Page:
March 20, 2020
A month ago, WTI crude oil price closed at $52.10 per barrel, the Dow Jones closed at 29,232 and the S&P at 3,370. Yesterday, these values were $25.22, 20,087 and 2,409 respectively. Clearly, the past month has been unprecedented for both the crude oil and financial markets. Socially, almost everyone in the U.S. has had their everyday lives disrupted by the COVID-19 pandemic as the terms “social distancing,” “self-isolation,” and “community shelter in place” have entered our common lexicon. After the experience of the past month, we can be certain that the next few weeks and months will be unpredictable and volatile.
What does this mean for the LCFS?
The demand for California’s LCFS credits, Oregon’s CFP credits, and federal RFS RINs are driven by the volume of petroleum-based gasoline and diesel fuel supplied to each program’s regulated market. Therefore, the credits demand driver is gasoline and diesel demand. Interestingly, the weekly U.S. Energy Information Administration (EIA) and California Energy Commission (CEC) data available to-date has not shown a decline in gasoline demand through the week ending March 13th as shown in Figure 1.
Although the decline in demand we had anticipated due to the COVID-19 pandemic is not yet reflected in the data, many drastic virus-containment measures that would decrease fuels demand have been implemented in recent days. Recent anecdotal evidence of greatly reduced traffic, restrictions on retail and restaurants, and people isolating at home indicates that demand destruction is all but certain. Early this week, OPIS reported that the U.S. could see 40-50% gasoline demand destruction at the trough. Considering the fact that the 2008 financial meltdown caused demand destruction of only 3% (as discussed in Stillwater’s February 2020 Monthly LCFS Newsletter), a 40%-50% decline is dramatic. Bottom line: All signs point to lower demand at least in the near term, but the magnitude of demand reduction during this virus containment period and 2020 in total is anyone’s guess.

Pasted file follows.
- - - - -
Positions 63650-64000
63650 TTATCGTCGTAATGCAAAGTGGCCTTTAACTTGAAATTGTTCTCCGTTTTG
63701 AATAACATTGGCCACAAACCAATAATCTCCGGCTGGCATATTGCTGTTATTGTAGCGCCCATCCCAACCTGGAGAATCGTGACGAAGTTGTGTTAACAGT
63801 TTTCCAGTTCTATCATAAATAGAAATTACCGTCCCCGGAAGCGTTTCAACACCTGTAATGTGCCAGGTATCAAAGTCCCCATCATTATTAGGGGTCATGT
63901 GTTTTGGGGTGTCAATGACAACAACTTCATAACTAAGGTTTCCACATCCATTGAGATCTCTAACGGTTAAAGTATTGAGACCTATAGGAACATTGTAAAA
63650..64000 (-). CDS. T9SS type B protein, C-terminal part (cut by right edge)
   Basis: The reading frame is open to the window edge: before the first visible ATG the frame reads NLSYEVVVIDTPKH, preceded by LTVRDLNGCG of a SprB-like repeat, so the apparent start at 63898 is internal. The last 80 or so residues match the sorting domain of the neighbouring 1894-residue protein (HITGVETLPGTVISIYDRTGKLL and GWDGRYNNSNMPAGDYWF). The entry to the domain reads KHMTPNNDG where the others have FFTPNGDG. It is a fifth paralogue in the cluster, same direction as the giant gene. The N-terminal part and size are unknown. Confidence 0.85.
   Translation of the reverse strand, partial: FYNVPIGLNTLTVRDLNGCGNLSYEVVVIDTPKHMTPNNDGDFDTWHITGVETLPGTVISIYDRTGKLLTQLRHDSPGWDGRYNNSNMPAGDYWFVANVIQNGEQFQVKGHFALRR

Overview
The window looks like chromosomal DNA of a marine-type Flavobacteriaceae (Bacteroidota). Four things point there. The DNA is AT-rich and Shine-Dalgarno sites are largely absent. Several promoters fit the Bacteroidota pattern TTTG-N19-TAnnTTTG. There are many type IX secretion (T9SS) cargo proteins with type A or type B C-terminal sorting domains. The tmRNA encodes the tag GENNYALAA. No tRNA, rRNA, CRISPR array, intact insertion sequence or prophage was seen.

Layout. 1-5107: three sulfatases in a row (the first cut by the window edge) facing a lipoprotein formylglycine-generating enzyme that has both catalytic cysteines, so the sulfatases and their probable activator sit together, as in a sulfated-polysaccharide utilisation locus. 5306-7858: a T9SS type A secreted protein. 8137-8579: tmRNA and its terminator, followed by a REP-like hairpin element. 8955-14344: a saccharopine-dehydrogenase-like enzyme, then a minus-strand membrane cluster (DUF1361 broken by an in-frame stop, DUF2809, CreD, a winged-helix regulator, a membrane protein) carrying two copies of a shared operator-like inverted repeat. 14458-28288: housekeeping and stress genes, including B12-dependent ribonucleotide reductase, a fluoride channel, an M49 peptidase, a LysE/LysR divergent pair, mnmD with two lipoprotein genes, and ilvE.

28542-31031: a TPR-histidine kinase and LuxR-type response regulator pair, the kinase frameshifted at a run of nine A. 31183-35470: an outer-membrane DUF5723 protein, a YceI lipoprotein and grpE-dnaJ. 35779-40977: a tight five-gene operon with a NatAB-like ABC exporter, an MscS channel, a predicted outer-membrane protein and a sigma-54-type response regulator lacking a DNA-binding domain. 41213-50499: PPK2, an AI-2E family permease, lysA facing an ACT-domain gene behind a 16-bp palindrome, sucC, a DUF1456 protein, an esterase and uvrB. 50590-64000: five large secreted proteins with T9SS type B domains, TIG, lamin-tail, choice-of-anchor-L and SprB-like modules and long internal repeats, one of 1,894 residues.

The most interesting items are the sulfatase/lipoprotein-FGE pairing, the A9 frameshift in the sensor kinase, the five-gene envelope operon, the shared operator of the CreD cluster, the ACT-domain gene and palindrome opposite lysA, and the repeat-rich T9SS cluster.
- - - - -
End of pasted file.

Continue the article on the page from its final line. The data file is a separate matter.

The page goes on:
For the LCFS program, the petroleum component of gasoline (CARBOB) and the petroleum component of diesel (ULSD) are the deficit generators. As such, the volume of demand for these petroleum-based fuels is the basis of demand for LCFS credits. The LCFS credit demand (i.e. deficit generation) should be proportional to transport fuels demand destruction. However, the credit demand reduction by ULSD would be proportionally greater than the fuel demand destruction if renewable diesel (RD), and biodiesel (BD) – the primary credit generators in the diesel pool – volumes do not reduce similarly.
On the credit supply side, alternate fuels such as electricity, CNG, LNG, and hydrogen may see some volume decline similar to and for the same reasons as gasoline and diesel. The largest impact may come if RD and BD volumes decline. We have seen the economics for these fuels change drastically in a short time as feedstock costs have become volatile, the base commodity (gasoline and diesel) prices have declined sharply, and the cost of shipping has increased sharply as tankers are used to store the growing surplus of crude oil. In spite of these changes, RD and BD volumes (which represented 21.4% of the liquid diesel pool) will probably be maintained since LCFS credits provide superior economics for those fuels in California.
Bottom line: The reduction in the deficit side of the LCFS credit equation should be greater than the fuels demand reduction. On the credit supply side, there will be some reduction due to the events of the past month, but at this point we expect those declines to be relatively small. All told, we are expecting that reduced demand for traditional fuels will result in a higher net credit balance for the year than we might have expected before the coronavirus outbreak.
The impact to the LCFS credit supply/demand balance will depend on the magnitude of fuels demand destruction. We have made some rough-cut estimates of the impact on the 2020 net credit balance at different demand destruction assumptions for 2020. These are presented in the table below:
Depending on the magnitude of transport fuels demand destruction, 2020 could end with net positive credits compared to a 1.06 million MT net deficit in 2018 and an expected 1.2 million MT net deficit for 2019.
This week, we may have seen evidence of slowing demand for LCFS credits in the credit market. As shown in the figure below, LCFS credit prices have dropped more than 20% from their recent $210/MT level.
The recent price drop may be due to gasoline and diesel refiners and importers anticipating reduced demand resulting in reduced needs for LCFS credits. Another explanation may be a need for liquidity by entities over a need to maintain their credit bank.
We are continually monitoring this information, and, as warranted, will continue providing our analysis and insight to our subscribers through the LCFS Newsletters and, less regularly, through complimentary Flash Reports.
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